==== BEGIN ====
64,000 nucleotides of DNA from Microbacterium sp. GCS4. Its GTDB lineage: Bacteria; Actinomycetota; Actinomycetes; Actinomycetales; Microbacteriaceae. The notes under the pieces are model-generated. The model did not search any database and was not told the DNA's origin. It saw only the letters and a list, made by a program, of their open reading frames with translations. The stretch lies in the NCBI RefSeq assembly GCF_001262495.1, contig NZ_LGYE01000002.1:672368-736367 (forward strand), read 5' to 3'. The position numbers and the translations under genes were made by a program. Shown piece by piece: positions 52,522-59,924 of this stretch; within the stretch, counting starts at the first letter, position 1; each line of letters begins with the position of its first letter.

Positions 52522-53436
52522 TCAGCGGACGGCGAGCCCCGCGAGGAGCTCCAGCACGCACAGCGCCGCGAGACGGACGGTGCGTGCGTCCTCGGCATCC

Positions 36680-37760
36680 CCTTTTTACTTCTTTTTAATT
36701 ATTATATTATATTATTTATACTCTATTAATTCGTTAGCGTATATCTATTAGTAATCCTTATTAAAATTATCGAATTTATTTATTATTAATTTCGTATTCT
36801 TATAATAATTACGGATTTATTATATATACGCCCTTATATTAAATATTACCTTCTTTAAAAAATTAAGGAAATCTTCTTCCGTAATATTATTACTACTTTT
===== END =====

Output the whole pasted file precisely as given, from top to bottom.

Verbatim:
64,000 nucleotides of DNA from Microbacterium sp. GCS4. Its GTDB lineage: Bacteria; Actinomycetota; Actinomycetes; Actinomycetales; Microbacteriaceae. The notes under the pieces are model-generated. The model did not search any database and was not told the DNA's origin. It saw only the letters and a list, made by a program, of their open reading frames with translations. The stretch lies in the NCBI RefSeq assembly GCF_001262495.1, contig NZ_LGYE01000002.1:672368-736367 (forward strand), read 5' to 3'. The position numbers and the translations under genes were made by a program. Shown piece by piece: positions 52,522-59,924 of this stretch; within the stretch, counting starts at the first letter, position 1; each line of letters begins with the position of its first letter.

Positions 52522-53436
52522 TCAGCGGACGGCGAGCCCCGCGAGGAGCTCCAGCACGCACAGCGCCGCGAGACGGACGGTGCGTGCGTCCTCGGCATCC

Positions 36680-37760
36680 CCTTTTTACTTCTTTTTAATT
36701 ATTATATTATATTATTTATACTCTATTAATTCGTTAGCGTATATCTATTAGTAATCCTTATTAAAATTATCGAATTTATTTATTATTAATTTCGTATTCT
36801 TATAATAATTACGGATTTATTATATATACGCCCTTATATTAAATATTACCTTCTTTAAAAAATTAAGGAAATCTTCTTCCGTAATATTATTACTACTTTT